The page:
Apple’s planned rebranding and relaunch of the Beats streaming music service has not had the easiest of rides. The launch, initially planned for earlier this year, was delayed by the departure of key execs and difficulties integrating Beats and Apple technologies. A planned $5/month price-point had to be abandoned in favor of an attempt at $7.99/month when music labels wouldn’t play ball, and that too now looks increasingly unlikely even though Google Play offered initial All Access Signups for a $7.99 locked in. And any plans to offer artist exclusives as an inducement now face competition from newly-relaunched Tidal.
Just when it seemed things couldn’t get any tougher, London’s Financial Times reports that the European Commission is considering launching an antitrust investigation into the service, even before it launches. The Commission has contacted several music labels to ask what deals have been done with Apple, says the FT.
The commission, which also has contacted Apple’s music-streaming rivals, is said to be concerned that the company will use its size, relationships and influence to persuade labels to abandon free, ad-supported services such as Spotify, which depend on licenses with music companies for their catalogues.
The newspaper implies that the investigation may have been triggered by a formal complaint by an existing streaming music service … Read more
In case you hadn’t heard, Jay-Z is this week launching (relaunching) the Tidal music service he recently acquired along with a lot of help from industry friends. The company is hoping its model is innovative and helps artists earn more, but its UI for the web app appears to be a shameless copy of Spotify, as you can see in the comparison screenshot: Tidal above, Spotify below. Read more
Jay Z suggested in an interview with Billboard that Jimmy Iovine had tried to lure away top-selling artists from his newly-relaunched streaming music service, Tidal, but that he wasn’t angry about it. Iovine had reputedly offered more up-front cash to Tidal artists who agreed to do a deal with Apple.
I think that’s just his competitive nature, and I don’t know if he’s looking at the bigger picture: That it’s not about me and it’s not about him; it’s about the future of the music business.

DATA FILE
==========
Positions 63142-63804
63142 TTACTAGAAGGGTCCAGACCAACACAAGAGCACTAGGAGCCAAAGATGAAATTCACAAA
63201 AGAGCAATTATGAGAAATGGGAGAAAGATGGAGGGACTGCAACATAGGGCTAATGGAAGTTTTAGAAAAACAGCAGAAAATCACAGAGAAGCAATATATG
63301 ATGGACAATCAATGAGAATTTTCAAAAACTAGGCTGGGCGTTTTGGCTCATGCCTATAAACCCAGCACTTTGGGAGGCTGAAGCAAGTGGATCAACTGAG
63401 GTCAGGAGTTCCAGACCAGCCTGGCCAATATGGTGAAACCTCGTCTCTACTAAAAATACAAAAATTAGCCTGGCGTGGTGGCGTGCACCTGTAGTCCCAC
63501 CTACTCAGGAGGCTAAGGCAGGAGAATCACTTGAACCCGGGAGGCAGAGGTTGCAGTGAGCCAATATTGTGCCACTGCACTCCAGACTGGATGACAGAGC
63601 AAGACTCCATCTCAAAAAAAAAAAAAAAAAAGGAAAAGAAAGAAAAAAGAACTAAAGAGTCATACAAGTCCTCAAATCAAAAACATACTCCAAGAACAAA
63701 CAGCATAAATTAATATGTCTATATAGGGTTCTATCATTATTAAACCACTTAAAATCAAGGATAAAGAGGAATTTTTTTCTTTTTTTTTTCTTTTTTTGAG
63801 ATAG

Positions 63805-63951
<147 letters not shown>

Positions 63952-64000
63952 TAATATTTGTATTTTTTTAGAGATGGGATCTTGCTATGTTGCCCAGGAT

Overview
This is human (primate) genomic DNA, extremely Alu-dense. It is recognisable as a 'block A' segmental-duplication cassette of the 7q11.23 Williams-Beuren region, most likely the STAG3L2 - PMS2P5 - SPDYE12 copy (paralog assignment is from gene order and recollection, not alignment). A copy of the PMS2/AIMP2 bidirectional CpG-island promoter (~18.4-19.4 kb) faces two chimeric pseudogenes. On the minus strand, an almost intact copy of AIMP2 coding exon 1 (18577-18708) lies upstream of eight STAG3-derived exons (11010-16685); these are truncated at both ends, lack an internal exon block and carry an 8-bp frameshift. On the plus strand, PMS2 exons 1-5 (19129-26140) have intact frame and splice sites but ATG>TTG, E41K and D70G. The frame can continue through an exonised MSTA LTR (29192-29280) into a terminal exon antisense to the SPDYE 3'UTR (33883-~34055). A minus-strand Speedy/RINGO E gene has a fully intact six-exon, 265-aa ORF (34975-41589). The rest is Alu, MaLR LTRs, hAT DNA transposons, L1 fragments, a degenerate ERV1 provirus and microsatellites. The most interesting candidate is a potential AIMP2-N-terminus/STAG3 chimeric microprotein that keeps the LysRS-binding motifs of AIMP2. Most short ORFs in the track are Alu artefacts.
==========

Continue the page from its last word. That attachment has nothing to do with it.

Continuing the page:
The rap and hip-hop star said that he had initially hoped to work in cooperation with Iovine, having “talked to every single service,” but had apparently been rebuffed … Read more
In our report last week, we reported that internal models of the Apple Watch included 8 GB of storage. We have now confirmed with the company that the shipping units do indeed ship with an 8 GB storage capacity. However, there are some important limitations.
As a user, you are only allowed to use a subsection of that total space for certain types of data. As confirmed with Apple, users are only allowed to store up to 2 GB of music on the Watch and up to 75 MB of photos for the Photos app. Note that all three collections — Sport, Watch and Edition — feature the same 8 GB memory capacity.
Apple appears set to abandon its plans to offer the rebranded Beats streaming music service for less than the $9.99/month charged by Spotify, Rdio and Google Play Music. Billboard reports that Apple’s attempts to use its clout to negotiate better deals with record labels have been unsuccessful.
Negotiations for Apple’s upcoming subscription service are evidence labels are standing firm on pricing. Industry sources say Apple has backed down from its effort to lower monthly pricing for its subscription service to $7.99 from $9.99.
Just ahead of the finalized Apple Watch’s presentation at Apple’s March 9th “Spring Forward” event, sources with hands-on Apple Watch experience have revealed a collection of new details about the device’s features to 9to5Mac. Our sources have offered new information on the Watch’s real-world battery life, health and fitness features, apps, and experiences using Apple’s next-generation touchscreen hardware…
When Apple enters a new business, you know it’s not going to do so in a half-hearted, small way. When it launches its Apple-branded Beats Music service later this year, it’s a no-brainer to predict that it’s going to be a big deal for the music industry. With Apple’s deep integration of Beats into its existing iOS/iTunes ecosystem exclusively revealed by Mark Gurman added into the mix, I wonder whether the unique selling points being notched up by Apple could be enough to leave existing big-name players like Spotify, Google Play and Rdio dead in the water?
That’s rather a grand idea, of course. As of last month, Spotify reached 15 million paid subscribers–up 50% in the last six months alone. Beats Music had only a little over 100,000 subscribers at the time Apple bought the company, and is rumored to have only 2-3 times as many now. But an Apple-ified Beats Music service has four things going for it … Read more
Six months after buying the subscription music service Beats Music, Apple is actively working to launch a completely new paid streaming music service that will compete with Spotify and Rdio. Yet to be named, the new service is entirely Apple-designed, yet leverages Beats’ technologies and music content, a collaboration that has thus far led to personnel challenges and delays. Multiple sources within Apple and the music industry have provided the first in-depth details of Apple’s upcoming streaming service, which we share below.